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Child Abuse Prevention Month: Stay Alert

April 30, 2015
Boy with head bowed between his knees

Each spring, the nation focuses on ways to prevent child abuse. President Obama proclaimed April as Child Abuse Prevention Month for the nation and Governor Deal proclaimed April as Child Abuse Prevention Month in Georgia.

As the month ends, let’s not let these efforts fade. Instead, let’s continue to work to keep our children safe. “While children are our most valuable resource, they are also our most vulnerable,” as Governor Deal’s proclamation states.

What is classified as child abuse?

Physical, mental and sexual acts can be considered child abuse in Georgia. This means bruises, welts, fractures and even internal injuries implemented on children under 18 by an adult. Child abuse can also be reported if an adult neglects the child in any way by not properly supervising, feeding, clothing or sheltering a child.

Child Abuse Signs and Signals

It can be tricky to recognize child abuse. Some signs can be obvious while others are a bit more subtle. Use your best judgment, but here are a few typical signs:

  • Abrupt change in behavior
  • Sudden change in school performance
  • Physical marks (repeatedly)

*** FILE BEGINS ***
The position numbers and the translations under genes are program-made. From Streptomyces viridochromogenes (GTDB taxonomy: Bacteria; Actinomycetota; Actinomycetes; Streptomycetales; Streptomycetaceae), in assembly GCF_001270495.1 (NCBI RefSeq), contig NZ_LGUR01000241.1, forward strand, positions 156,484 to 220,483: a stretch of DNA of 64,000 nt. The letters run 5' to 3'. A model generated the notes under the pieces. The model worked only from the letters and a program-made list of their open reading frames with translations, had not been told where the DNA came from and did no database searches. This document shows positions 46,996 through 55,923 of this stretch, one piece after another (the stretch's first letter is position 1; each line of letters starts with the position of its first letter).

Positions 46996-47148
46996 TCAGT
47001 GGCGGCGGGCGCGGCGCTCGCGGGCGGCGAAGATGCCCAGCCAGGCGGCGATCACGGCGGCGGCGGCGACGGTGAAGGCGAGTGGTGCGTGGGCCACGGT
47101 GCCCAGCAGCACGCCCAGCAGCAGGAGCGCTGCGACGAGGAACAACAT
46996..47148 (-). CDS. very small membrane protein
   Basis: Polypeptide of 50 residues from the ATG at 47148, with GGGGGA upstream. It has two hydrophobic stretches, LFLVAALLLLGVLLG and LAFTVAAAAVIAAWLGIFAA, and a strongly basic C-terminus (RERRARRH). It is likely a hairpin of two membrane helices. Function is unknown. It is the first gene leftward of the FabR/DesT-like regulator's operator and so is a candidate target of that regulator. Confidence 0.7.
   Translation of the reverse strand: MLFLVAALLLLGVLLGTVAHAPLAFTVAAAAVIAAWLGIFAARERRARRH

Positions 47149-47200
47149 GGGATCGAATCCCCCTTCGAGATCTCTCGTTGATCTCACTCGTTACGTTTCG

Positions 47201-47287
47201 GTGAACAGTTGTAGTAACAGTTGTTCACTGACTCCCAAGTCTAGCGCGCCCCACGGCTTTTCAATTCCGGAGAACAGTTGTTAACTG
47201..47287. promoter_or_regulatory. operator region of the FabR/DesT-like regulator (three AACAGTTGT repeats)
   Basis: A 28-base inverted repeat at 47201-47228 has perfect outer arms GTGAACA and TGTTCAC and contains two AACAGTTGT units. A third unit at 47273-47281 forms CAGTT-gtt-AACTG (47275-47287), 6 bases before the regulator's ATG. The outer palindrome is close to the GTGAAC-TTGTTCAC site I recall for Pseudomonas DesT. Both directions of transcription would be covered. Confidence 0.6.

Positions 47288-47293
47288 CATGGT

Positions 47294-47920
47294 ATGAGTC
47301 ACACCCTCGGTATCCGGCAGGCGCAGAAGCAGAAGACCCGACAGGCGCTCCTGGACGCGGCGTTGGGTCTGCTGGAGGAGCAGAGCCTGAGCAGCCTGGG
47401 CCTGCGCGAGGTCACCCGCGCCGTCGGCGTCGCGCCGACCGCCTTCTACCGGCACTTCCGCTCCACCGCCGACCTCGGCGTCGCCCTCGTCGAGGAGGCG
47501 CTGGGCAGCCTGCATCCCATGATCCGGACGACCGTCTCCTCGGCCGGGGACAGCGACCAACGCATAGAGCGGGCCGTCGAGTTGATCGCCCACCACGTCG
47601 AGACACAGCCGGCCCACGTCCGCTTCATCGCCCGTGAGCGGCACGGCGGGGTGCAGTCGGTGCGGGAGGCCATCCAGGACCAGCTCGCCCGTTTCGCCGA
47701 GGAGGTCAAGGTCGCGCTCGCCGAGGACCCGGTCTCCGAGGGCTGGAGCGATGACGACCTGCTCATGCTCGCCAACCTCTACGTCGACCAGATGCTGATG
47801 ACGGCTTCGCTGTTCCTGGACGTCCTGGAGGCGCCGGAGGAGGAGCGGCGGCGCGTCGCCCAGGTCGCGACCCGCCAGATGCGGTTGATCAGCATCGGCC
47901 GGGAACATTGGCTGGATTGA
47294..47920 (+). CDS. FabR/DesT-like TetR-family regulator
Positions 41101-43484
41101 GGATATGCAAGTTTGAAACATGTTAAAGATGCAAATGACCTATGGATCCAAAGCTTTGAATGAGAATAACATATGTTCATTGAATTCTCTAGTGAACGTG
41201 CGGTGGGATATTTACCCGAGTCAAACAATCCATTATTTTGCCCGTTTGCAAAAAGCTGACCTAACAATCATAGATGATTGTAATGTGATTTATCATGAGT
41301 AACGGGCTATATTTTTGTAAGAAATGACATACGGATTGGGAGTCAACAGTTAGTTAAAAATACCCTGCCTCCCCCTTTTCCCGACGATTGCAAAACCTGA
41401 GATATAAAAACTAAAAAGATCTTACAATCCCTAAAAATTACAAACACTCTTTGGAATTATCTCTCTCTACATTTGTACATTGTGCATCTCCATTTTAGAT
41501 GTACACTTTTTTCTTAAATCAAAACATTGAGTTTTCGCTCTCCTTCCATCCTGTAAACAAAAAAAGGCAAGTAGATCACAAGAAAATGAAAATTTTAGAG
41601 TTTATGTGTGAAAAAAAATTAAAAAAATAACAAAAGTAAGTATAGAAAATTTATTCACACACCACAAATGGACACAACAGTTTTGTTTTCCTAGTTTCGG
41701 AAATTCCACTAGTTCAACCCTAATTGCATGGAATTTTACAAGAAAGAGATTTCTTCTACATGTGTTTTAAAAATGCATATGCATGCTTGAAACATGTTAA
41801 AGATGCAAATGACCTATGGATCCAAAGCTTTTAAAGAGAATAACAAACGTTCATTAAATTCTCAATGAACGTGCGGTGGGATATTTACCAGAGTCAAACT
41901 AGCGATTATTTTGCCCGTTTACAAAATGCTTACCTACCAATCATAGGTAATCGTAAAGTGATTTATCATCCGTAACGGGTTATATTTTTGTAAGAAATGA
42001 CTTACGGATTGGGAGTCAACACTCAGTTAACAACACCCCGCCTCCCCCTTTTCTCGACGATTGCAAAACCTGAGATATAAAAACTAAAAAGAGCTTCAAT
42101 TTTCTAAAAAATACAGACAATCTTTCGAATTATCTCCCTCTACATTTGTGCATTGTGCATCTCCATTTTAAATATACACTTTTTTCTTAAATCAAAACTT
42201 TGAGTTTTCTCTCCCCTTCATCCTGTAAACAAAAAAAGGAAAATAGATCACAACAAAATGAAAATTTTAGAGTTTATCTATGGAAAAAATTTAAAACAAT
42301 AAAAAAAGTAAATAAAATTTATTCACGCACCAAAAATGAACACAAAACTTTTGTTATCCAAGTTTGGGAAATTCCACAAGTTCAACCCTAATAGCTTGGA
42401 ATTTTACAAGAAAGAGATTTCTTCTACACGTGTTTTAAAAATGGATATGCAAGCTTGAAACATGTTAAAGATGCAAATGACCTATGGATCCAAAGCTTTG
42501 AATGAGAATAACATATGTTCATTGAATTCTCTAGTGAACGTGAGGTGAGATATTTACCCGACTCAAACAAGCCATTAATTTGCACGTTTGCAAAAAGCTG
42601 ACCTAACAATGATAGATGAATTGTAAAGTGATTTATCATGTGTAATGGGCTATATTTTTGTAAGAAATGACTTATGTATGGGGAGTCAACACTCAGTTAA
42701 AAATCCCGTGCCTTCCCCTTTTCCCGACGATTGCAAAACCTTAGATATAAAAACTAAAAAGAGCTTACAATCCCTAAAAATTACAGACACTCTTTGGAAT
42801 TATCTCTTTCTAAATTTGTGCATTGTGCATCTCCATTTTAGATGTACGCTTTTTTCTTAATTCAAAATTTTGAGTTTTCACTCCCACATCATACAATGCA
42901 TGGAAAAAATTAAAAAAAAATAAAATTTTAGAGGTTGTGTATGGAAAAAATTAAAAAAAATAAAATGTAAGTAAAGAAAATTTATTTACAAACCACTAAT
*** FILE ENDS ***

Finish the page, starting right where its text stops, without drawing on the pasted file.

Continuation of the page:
• Untreated medical issues

Reporting Child Abuse

The Georgia Department of Human Services' Division of Family and Children Services (DFCS) handles child abuse cases. If you suspect child abuse, please call 1-855-GACHILD (1-855-422-4453). This is a 24/7 hotline available every day of the year. If it’s an immediate emergency that needs instant attention, call 911. The police and DFCS work closely with each other in child abuse cases. In fact, DFCS workers are required by law to notify the police with any child abuse claims they receive.

After your call is received, an intake worker from DFCS will take the lead in determining the criteria of the abuse, such as:

  • Severity of the report
  • Child’s age
  • Family’s history with DFCS

Then they will work to get the child the best care possible.

Child abuse prevention and eradication requires effort year round. Just because April is over, doesn’t mean we need to let our guard down. To learn more about how to prevent child abuse and neglect after April ends, here are a few resources that can help:

About the Author

Bethany McDaniel is the Interactive Web Content Manager for GeorgiaGov. She graduated from Berry College in Rome, GA with degrees in Visual Communication and History.

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